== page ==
• Husband and wife Eliot Coleman and Barbara Damrosch, well-known food writers and year-round Maine gardening pioneers, join together to provide related demonstrations. On Friday and Saturday at 1 p.m., Coleman delivers a demonstration called “Building the Modular Moveable Hoophouse.” On Friday, Damrosch follows at 3:30 p.m. with a cooking demonstration focused on vegetables and eggs. On Saturday at 3 p.m., she’ll follow Coleman’s talk with a cooking demonstration centered on seasonal salads.

The Seafood Throwdown chef competition takes place at noon on Sunday. During this event, two chefs get a secret Maine seafood ingredient and funds to shop at the fair’s farmers market. Then they each have one hour to prepare a dish for the judges.


• Heirloom fruit tree expert John Bunker offers his popular apple tasting of unusual varieties Friday and Saturday at 3 p.m. He’ll also give a talk each day about the Heritage Orchard at the Common Ground Education Center with a focus on saving Maine’s traditional apples and pears. Those talks take place at 4 p.m. Friday and Sunday and 11 a.m. Saturday.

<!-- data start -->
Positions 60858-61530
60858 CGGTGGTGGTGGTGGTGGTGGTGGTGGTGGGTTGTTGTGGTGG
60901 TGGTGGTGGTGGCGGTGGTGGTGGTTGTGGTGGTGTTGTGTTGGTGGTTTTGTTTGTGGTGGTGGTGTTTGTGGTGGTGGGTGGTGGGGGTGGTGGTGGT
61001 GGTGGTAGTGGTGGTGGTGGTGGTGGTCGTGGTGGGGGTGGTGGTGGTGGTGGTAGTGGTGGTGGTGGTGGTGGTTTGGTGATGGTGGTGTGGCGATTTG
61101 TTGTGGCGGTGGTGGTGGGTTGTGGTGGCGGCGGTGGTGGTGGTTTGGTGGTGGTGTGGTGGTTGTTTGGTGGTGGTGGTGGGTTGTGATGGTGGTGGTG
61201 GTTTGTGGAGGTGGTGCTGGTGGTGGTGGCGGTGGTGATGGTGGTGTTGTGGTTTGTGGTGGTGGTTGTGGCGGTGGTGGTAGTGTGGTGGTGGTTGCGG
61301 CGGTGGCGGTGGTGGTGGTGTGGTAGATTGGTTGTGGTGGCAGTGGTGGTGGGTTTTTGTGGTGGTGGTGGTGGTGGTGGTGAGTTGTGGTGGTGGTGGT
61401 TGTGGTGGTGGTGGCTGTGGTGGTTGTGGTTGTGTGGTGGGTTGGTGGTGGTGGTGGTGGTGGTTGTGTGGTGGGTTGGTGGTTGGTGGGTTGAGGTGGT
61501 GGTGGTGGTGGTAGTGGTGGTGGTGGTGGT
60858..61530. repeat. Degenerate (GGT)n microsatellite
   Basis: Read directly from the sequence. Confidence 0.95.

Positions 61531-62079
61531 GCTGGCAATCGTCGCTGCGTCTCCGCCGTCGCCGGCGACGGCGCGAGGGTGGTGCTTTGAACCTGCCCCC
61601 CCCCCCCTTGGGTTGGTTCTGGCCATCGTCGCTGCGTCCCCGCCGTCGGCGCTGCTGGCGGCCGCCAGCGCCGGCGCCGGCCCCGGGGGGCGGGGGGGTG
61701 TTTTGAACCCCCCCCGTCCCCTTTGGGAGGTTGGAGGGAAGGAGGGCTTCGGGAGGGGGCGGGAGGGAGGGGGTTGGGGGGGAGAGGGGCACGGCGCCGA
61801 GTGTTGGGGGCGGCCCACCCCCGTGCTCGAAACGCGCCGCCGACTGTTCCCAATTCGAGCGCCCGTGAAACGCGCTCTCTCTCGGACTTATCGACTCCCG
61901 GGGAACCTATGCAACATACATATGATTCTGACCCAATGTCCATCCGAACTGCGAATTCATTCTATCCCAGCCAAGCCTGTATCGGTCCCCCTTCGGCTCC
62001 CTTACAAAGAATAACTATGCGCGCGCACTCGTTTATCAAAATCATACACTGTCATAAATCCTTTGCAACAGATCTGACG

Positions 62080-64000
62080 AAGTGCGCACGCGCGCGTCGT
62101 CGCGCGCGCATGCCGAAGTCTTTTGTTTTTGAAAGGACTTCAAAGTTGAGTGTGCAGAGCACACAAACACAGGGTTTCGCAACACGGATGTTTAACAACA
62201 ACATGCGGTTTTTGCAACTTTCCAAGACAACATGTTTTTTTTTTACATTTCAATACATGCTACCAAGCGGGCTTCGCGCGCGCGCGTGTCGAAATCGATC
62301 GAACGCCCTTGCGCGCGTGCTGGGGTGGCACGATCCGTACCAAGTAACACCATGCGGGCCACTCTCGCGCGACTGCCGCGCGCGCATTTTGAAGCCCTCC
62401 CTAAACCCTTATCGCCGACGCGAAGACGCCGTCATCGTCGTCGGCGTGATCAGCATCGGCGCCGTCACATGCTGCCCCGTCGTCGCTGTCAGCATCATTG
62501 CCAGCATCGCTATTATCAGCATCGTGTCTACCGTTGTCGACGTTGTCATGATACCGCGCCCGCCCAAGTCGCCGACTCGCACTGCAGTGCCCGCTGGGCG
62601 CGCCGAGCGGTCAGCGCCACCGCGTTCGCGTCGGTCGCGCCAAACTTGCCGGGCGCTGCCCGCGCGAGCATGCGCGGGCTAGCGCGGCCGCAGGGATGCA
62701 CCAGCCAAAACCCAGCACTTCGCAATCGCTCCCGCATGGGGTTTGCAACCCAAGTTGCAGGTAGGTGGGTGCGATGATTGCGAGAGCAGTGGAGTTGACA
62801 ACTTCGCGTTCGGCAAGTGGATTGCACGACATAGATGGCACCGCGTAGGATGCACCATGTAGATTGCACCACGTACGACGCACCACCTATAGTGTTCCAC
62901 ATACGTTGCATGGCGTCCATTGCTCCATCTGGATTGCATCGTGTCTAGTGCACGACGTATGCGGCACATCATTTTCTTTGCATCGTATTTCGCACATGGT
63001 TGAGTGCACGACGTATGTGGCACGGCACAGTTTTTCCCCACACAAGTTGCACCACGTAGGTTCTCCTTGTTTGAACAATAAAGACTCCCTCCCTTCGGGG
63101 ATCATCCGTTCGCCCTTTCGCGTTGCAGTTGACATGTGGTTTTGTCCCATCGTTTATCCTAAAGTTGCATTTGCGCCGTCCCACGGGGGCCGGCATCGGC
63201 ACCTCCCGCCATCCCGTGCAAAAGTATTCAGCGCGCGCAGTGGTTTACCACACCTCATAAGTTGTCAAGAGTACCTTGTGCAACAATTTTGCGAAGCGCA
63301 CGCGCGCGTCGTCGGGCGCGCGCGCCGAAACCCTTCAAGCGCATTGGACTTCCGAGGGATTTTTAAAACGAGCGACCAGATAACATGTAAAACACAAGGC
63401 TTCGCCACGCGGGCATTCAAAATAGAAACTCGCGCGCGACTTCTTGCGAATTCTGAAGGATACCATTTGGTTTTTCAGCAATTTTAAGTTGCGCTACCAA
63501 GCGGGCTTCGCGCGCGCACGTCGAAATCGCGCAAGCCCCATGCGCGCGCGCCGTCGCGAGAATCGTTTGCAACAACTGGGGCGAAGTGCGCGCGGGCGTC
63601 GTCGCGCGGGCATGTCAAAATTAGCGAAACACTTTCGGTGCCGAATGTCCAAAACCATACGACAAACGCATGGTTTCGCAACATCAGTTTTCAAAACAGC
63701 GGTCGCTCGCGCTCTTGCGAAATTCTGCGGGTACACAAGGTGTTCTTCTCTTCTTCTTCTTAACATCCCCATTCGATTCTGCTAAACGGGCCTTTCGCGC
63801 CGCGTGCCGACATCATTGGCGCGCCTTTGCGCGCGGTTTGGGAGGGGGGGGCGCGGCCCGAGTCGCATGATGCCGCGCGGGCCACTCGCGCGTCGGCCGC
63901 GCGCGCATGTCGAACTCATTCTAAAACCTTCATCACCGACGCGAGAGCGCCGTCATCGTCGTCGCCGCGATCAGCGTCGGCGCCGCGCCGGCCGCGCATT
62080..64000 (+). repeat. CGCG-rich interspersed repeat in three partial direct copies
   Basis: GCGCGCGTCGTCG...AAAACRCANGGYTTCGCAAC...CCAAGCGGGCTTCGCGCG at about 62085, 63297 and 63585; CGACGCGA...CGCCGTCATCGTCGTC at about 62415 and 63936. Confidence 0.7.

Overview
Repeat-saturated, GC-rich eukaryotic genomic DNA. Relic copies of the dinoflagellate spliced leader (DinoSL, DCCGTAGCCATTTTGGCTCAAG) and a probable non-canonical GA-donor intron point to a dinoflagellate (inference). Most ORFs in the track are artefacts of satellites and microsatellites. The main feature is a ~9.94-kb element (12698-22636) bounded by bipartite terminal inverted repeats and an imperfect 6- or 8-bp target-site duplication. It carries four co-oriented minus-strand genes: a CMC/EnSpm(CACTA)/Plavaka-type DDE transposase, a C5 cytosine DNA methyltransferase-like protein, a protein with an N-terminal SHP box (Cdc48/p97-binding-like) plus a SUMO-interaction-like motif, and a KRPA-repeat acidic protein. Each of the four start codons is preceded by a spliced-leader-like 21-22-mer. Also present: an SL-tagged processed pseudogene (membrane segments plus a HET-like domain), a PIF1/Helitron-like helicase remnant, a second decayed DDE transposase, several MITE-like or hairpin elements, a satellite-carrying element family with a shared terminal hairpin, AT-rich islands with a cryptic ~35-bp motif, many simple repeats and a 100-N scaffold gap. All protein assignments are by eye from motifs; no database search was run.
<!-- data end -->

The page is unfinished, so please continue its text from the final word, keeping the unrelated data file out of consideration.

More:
• Author and Origins Fruit owner David Buchanan talks Sunday at 10 a.m. about his book “Taste, Memory: Forgotten Foods, Lost Flavors, and Why They Matter.”

• A series of events highlighting backyard chicken raising takes place at noon and 1 p.m. on Saturday and 11 a.m. on Sunday. One of the featured speakers is pressherald.com blogger Sharon Kitchens.

Of course, the fair serves up a seemingly endless buffet of delectables for food enthusiasts.

This year, 41 vendors will staff 53 booths in two food courts, serving everything from Thai food and tacos to sausage sandwiches and french fries. Whether you want seafood or lamb or you hanker for vegan, vegetarian or gluten-free eats, you’ll have no trouble finding a tasty lunch.